The artist-activist group DAKILA criticized the toppling down of the Bonifacio statue in Taguig to give way for a road project linking the business districts of Taguig and Ortigas . According to news reports, the Department of Public Works and Highways did not have a consultation or approval from the National Historical Council of the Philippines before taking down the statue.

Inaugurated in 1997 as a state memorial for the centennial death anniversary of the father of Philippine Revolution, the statue was erected near the Philippine Army Camp’s original Gate 1 to pay tribute to Andres Bonifacio to whom the camp was named after. Andres Bonifacio was the founder of the Kataastaasan Kagalanggalangan Katipunan ng mga Anak ng Bayan (KKK or Katipunan) where he was later on elected as the Supremo and led the revolution against Spanish colonial rule.

According to DAKILA Communications Director Cha Roque, “We, at DAKILA, recognize the importance of these markers as not merely decorations but also a reminder of the sacrifices and martyrdom of heroes who fought for our country’s freedom. This is why we keep on striving to remind the public especially the youth, of the importance of learning about our history and our heroes. Our heroes’ stories are not fables or fiction but are living examples of how to live our lives especially at these times of social unrest and repression.”

In reaction, historian Xiao Chua also said, “A people who demolishes its heroes is a people that will be demolished by the future. How would national development matter if it will demolish the memory of those who created the Nation itself?”

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The toppling down of the statue happened a few days before the nation is set to commemorate Bonifacio’s 154th birth anniversary on November 30. DAKILA’s Active Vista Human Rights Festival coincides with Bonifacio Day on November 30. The festival is set to open on November 22 and culminate on International Human Rights Day.

Active Vista Executive Director Leni Velasco said, “The toppling down of Bonifacio’s monument is quite telling of how our government honors our heroes who fought for freedom. The photo captured by the Inquirer of the Bonifacio statue tied to a flagpole reeks of too much symbolism on how freedom fighters are regarded by this government. Not only does this incident shows blatant disregard of laws and guidelines but it also demonstrates our government’s non-respect for national symbols of courage, heroism and freedom.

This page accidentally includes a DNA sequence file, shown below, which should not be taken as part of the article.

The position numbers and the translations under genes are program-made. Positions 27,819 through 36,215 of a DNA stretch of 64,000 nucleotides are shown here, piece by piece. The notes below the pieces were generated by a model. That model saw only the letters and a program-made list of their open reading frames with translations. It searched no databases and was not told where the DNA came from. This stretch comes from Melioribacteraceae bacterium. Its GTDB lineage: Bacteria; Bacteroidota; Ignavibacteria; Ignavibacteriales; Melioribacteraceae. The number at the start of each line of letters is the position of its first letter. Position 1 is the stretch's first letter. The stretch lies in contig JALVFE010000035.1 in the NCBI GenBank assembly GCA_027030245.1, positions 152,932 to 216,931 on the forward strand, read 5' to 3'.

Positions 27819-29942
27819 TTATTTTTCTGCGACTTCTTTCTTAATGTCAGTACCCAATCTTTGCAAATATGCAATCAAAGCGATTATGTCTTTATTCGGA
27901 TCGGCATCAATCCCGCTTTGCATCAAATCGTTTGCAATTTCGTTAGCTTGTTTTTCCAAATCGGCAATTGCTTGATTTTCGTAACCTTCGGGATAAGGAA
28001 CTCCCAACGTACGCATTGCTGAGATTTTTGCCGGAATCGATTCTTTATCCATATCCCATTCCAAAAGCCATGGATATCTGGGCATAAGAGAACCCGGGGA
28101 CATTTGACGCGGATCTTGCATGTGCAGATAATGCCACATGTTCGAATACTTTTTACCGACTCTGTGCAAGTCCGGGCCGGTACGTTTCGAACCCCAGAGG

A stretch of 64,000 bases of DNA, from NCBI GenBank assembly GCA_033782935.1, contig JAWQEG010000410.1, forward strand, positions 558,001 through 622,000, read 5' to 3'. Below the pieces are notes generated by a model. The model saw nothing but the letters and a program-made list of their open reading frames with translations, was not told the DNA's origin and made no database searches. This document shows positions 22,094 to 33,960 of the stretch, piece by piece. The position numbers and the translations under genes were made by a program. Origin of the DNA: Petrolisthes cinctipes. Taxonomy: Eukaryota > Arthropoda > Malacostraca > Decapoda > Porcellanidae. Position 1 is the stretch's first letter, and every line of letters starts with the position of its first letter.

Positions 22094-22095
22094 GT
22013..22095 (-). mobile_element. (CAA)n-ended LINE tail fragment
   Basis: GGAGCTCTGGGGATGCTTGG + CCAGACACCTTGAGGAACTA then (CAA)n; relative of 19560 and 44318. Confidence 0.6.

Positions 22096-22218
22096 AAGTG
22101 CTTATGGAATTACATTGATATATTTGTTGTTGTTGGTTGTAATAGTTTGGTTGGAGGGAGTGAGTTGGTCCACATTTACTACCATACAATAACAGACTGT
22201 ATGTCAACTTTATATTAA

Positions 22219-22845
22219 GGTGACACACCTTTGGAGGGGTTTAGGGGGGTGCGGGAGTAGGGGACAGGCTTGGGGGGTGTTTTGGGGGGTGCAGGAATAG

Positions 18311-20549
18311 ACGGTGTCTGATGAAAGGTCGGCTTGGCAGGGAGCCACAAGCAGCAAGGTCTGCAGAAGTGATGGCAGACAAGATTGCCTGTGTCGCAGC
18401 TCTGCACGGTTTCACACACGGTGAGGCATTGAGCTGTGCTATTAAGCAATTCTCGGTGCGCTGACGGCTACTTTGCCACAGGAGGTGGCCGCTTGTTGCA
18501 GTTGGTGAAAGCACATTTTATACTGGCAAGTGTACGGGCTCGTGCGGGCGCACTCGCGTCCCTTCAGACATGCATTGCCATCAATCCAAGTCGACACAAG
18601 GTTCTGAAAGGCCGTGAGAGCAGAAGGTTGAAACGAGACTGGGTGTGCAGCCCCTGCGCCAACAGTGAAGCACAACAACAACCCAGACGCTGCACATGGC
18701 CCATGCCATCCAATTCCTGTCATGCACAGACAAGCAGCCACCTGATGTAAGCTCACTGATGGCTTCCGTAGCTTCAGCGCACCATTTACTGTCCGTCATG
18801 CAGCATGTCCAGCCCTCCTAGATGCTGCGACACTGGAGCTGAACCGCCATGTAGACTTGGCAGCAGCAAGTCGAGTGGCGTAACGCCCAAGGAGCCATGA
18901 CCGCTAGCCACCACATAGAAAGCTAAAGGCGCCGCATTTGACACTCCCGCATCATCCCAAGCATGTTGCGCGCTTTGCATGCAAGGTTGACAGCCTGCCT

Is this a sign of our times? Have we as a nation forgotten the pains of our past struggles for the sake of another promise of change? We buried a false hero at Libingin ng mga Bayani while we demolished the statue of a genuine revolutionary leader. We are slowly erasing the innate Filipino values of love for country (bayan) and community (kapwa) in our national consciousness. If utter disregard and non-respect of human rights and dignity continue as a result of the state’s war against drugs then sooner or later what we will lose in our humanity as a people. “ 

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DAKILA’s Active Vista Human Rights Festival was designed as a platform for the public to learn more about the importance of freedom and human rights through film screenings, art exhibit, theater, creative workshops, talks and a concert to celebrate International Human Rights Day. On November 30, DAKILA shall convene 300 youth leaders in a Youth Empowerment Summit dubbed as Heroes Hub to enlighten Millennials on human rights and social concerns, and to empower them to be active agents of social change.

In ending, Cha Roque said, “A nation’s history shapes its future. If we allow now the desecration of the value of our heroes to our national consciousness then we have surrendered our country to a bleak state where freedom, rights and genuine development remain an elusive dream.”